Applying for probates doesn’t have to be done by someone from the legal profession. A friend or member of the family is able to apply for probate themselves, which is done via the Government’s MyHMCTS system. However, it must be noted that you will need to send certain documents, like the will, by post to the Probate Service offices for them to verify your application.

How to apply for probate

Using the MyHMCTS service is a simple, online way for anyone who is a family member, executor or close friend of the deceased to apply for probate. Since it was launched, around 30,000 probate applications have been submitted.

You can use MyHMCTS to submit probate applications that come under:

  • Deceased’s estates that have a will (grant of probate).
  • Deceased’s estates without a will (letters of administration).
  • Deceased’s estates with an annexed will (letters of administration).

In some cases, you can’t apply for probate online if:

  • It is the second grant of probate application for the same estate.
  • There is a foreign will.
  • The application is accompanied by a document to prove a copy of the will.
  • The person applying for grant of probate or letters of administration is under the age of 25 years.
  • The probate application is related to resealing under Colonial Probates Acts 1892 and 1927, under rule 39.

The probate application process

Before you start your online probate application process, you will need to set up your user account on the MyHMCTS platform, pay the application fee (if applicable) and know the value of the deceased’s estate. Here are the steps you will need to do:

  • Create a MyHMCTS Payment by Account to pay the probate application fee. The fee is currently £273 for estates that are valued in excess of £5,000. For estates valued below this figure, there is no fee unless it is a second grant pertaining to the same estate, at which point a £20 fee is charged.
  • Then set up your MyHMCTS user account.
  • If the deceased’s estate is valued over the current Inheritance Tax (IHT) threshold of £325,000, you will need to complete the tax forms IHT400 and IHT421 (depending on circumstances) if tax is due and send them to HMRC.

From this point, you will have to wait 20 working days before you can progress your online probate application process via the MyHMCTS platform. This is because the Probate Service needs to wait for HMRC to send them your completed IHT421 form.

Once you have completed the above steps and waited 20 working days (if applicable), sign in to your MyHMCTS account and commence the process to create a probate case following these steps:

  1. Click on ‘Create Case’ and from the drop-down menus, select the Jurisdiction, i.e. ‘Manage probate application’, choose the case type, such as ‘Grant of representation’ and then select the State. Once completed, click on ‘Start’.
  2. Click ‘No’ to the question about being a probate practitioner, at which point you will be prompted to add your name as the executor of the deceased’s estate – only answer yes to this question if there is a will and if you have been named in the will as an executor – or name the person acting as an executor as part of an appointed firm or trust nominee. If none of the above applies, select no.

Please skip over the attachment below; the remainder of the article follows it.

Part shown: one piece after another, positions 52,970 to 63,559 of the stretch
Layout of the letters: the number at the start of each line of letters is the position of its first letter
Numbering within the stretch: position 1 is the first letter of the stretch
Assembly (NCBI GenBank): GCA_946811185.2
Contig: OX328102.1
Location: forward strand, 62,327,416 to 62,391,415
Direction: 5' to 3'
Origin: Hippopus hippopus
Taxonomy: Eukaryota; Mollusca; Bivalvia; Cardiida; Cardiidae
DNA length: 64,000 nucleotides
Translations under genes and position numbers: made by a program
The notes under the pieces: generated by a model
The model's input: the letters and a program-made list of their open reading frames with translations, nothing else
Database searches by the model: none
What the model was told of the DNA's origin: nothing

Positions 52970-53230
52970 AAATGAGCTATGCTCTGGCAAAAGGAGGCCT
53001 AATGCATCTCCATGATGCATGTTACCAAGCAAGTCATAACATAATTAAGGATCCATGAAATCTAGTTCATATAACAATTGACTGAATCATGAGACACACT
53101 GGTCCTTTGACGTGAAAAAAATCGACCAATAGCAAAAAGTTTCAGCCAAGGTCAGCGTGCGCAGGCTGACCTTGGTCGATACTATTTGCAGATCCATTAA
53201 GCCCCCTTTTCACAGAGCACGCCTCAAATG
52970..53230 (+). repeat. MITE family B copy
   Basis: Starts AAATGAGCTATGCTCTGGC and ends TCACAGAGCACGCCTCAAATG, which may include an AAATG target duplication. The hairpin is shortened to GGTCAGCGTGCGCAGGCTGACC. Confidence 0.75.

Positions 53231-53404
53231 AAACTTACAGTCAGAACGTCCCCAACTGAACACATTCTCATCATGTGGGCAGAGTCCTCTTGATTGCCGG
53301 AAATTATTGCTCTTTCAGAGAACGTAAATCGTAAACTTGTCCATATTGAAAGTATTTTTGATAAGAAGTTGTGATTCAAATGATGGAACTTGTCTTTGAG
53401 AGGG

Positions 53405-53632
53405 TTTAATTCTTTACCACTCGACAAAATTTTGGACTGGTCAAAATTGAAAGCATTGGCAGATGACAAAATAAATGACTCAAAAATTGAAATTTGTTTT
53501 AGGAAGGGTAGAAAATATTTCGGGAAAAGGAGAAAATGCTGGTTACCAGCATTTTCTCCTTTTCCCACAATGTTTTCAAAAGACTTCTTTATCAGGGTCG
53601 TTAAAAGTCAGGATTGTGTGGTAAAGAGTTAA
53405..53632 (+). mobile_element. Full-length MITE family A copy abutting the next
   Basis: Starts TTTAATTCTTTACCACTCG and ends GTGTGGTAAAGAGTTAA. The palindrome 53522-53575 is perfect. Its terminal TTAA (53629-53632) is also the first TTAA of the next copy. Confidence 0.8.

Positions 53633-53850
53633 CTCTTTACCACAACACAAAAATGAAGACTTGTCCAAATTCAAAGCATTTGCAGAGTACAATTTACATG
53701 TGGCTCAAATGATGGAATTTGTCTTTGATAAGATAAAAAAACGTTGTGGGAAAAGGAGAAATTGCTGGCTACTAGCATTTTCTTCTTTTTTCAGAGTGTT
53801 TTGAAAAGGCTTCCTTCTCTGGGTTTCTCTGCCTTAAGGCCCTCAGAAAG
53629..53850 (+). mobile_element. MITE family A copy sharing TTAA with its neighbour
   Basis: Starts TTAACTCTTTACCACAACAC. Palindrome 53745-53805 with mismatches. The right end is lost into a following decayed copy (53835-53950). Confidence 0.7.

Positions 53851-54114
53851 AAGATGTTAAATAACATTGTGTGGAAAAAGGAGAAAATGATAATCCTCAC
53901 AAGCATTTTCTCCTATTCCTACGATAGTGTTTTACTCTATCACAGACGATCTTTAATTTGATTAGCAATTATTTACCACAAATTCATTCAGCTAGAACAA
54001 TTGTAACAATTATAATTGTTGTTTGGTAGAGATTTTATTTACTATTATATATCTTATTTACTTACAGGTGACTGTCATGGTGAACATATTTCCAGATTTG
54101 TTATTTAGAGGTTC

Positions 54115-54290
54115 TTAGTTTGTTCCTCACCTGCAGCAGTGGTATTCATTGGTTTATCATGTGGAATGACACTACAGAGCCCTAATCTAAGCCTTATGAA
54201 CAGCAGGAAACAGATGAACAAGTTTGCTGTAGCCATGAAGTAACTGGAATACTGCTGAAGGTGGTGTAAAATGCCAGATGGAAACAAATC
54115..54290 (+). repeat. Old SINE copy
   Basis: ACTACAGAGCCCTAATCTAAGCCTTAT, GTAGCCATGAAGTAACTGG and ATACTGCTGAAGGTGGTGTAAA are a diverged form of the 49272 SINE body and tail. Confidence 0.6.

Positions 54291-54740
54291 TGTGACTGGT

3. You will be asked to complete the deceased’s details, including their full name on the death certificate, their date of birth and date of death, their permanent address at the time of their death and whether they had any assets in another name.
  4. Complete the details in respect of Inheritance Tax and the forms you have completed, depending on whether the deceased died before 1st January 2022 or after this date. If the date of death was after 1st January 2022, new regulations mean that you may have to complete different forms.
  5. You will be asked which probate application you are making, i.e. grant of probate or letters of administration; enter the relevant details. Each type of application has a different set of questions, and you will be taken through them to add all the relevant information.
  6. Once this is completed, review a legal statement and declaration (you can change this if required). Once happy, send to any other executors (if applicable) to digitally sign unless you are authorised to digitally sign on their behalf.
  7. You will then be asked to pay the probate fee and if you require additional copies of the grant of probate/letters of administration. It is always a good idea to purchase a few extra copies at £1.50 each. Submit your application.

Although you have applied for probate online, you will still need to send physical documents to MyHMCTS for them to verify your application. These documents include:

  • The original will (if there is one) or annexed will.
  • The coversheet from your online application – you will need to print this – details your probate application reference number. If you don’t have a printer, write the reference number on a sheet of paper.
  • IHT205 and IHT217 inheritance tax forms if the estate is below the value of £5,000.
  • A copy of the signed legal statement and declaration.

Always make sure you keep copies of the documents you are sending and despatch using Royal Mail’s recorded delivery service. If you are sending a notarial copy or a court sealed copy of the will, you will need to send a cover letter as well that details where the original will is being kept and the reason why it is not being released. Your probate application should be completed within 8-12 weeks.

At Probates Online, we offer a will writing service or a Complete Estate Service to help you through the probate process and estate administration upon the death of a loved one. If you are looking for advice on inheritance tax, gifts or trusts, or need to apply for Grant of Probate, Letters of Administration or would like to take advantage of our entire Estate Administration service, visit our website for more information or contact us today.